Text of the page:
Think about those mother cats that give birth to their children in a forest, or beside the road, on open grassland, inside a tunnel, or in a public place where people walk about all the time, only because she could not find a safer and cozier place to deliver her babies in and time was running out.

Say, she has safely managed to give birth to 4 or 5 kittens– now think about all the natural and man-made threats her children are exposed to 24/7. It would be a matter of great luck if all her kittens manage to survive at the end of any given day.

On top of that, the mother cat has to occasionally leave in search of food or a newer, safer shelter. What if she encounters an accident on her way back?

Mother cats, and all cats in general, are quite active at night. Let’s not forget, cats encountering and dying in road accidents are also quite high during night time. The mother cat may have been hit by a car or a bus, and left her kitties forever to face the adversities on their own and survive somehow.

Alternatively, the mother cat may have been pursued or attacked by humans or dogs, and instead of taking the right turn to her kids, she ran away to another spot out of her radar and lost her way back. Tragic as these probabilities may sound, but they may happen to any mother cat anytime.

Mother has gone afar:

While rescuing little newborn kitties off the streets, you will be recommended to wait for the mother cat to come back, before relocating the kitties to a safer spot. She may be back within 1-2 hours.

If she comes back, and if the little ones are only 2-3 weeks old, just let the family be on their own. But if you see the cat-family is under several life-threatening situations, say a busy road or a lot of dogs nearby, then trapping the mother cat along with her kittens and relocating them, would be a wiser option, if at all possible.

Usually, if the mother cat is safe, and is out looking for food, then she will be back within a couple of hours.

The kittens born are dead or sickly:

Cats usually give birth to more than two kitties at a time, sometimes as many as 4 or 5. A few of them might be a result of still-birth or born to be quite weak and sickly. The mother cat can sense that a few kitties are too sickly to survive, and may decide not to take responsibility for them.

If the sickly kitties are born in your home, you can definitely intervene, take the baby to the vet, follow all steps necessary to retain the life of the newborn, but if not, then the mother cat cannot do much to revive the sick kitty’s life.

Additionally, it is an extra hassle to carry them around from one place to another, and they can never fend for themselves if their health condition does not improvise.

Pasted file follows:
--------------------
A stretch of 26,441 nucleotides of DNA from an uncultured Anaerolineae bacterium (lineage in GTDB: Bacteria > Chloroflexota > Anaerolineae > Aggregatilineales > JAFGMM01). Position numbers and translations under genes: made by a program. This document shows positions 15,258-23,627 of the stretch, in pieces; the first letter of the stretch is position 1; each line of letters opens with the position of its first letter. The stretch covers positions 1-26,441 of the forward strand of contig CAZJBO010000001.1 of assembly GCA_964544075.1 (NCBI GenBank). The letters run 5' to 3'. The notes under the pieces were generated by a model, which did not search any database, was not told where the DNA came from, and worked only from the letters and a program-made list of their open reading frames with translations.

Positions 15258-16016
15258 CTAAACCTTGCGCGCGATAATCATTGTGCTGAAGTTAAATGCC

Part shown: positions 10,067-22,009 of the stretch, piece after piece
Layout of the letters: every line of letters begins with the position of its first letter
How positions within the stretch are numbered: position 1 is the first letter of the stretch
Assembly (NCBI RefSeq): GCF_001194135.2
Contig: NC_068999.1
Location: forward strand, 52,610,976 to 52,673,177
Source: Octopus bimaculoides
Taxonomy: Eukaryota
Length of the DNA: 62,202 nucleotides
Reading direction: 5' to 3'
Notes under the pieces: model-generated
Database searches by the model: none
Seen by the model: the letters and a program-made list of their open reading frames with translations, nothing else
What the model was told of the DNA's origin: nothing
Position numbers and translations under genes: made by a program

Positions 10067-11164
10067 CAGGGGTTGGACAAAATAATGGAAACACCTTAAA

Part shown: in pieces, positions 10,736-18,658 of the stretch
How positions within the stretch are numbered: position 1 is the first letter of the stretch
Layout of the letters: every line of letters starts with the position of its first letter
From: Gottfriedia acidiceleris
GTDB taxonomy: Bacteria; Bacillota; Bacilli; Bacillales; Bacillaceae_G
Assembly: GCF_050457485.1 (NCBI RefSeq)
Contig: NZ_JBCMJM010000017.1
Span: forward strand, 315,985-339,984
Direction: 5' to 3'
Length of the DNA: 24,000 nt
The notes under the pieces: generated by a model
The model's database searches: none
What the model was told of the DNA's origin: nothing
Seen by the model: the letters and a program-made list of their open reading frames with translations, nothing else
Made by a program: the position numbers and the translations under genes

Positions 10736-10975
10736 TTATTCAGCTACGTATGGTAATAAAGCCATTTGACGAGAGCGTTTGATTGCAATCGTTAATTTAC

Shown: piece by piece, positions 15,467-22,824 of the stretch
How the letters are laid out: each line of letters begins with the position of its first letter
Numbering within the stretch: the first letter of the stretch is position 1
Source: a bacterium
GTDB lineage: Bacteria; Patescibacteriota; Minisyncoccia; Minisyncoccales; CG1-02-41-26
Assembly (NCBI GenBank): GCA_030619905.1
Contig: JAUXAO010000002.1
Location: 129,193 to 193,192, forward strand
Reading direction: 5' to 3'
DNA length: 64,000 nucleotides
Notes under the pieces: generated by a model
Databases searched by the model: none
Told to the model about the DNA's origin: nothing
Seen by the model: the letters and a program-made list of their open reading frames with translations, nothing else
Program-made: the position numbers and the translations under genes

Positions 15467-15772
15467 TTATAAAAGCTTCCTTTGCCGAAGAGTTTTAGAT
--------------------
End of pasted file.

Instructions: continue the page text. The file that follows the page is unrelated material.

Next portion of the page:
Cats also avoid other sick cats or newborns instinctively. It may appear as if the mother cat is selfish or indifferent, but it is tough to understand the language they like to speak in. The mother cat might be crying from inside, and her heart completely broken, but we will never get to know.

Do not interfere into kittylife:

Some mother cats do not like to, at the least bit when humans intervene in their private affairs. When humans stroke her children or try to take away her children from her, for her own good, the mother may get so upset that she might decide to stop nursing the babies altogether.

Therefore, especially during the first 5-6 weeks, stay away from the mother cat and her babies, and this applies specifically if the cat family is rescued or feral.

Mother cats who have been brought up by you may not mind if you go near her kitties because she trusts you, but it is still a better idea if you just let them be on their own for a while.

 

Final Word

Mother cats do not abandon their kitties for no reason. If you are experienced with cats you would know that there is always a good reason why a mother has, intentionally or unintentionally, left her babies to fend for themselves.

If you want to know when do mother cats leave their kittens, you would need to observe cat behavior carefully, bring them up, and spend a lot of time with them.

Mother cats leave their children from time to time to search for food, or to look for a newer shelter. On her way back, she may be chased off by humans or dogs and may lose her way. She may also get struck by a car or face some other kind of life-threatening situation.

In certain cases, mother cats are also known to leave their kids when the kittens are born dead or sickly, or if humans interfere too much in the nursing process.

If none of these situations apply, then do not worry, the mother kitty may be chilling out somewhere and will be back to her little bunch in no time!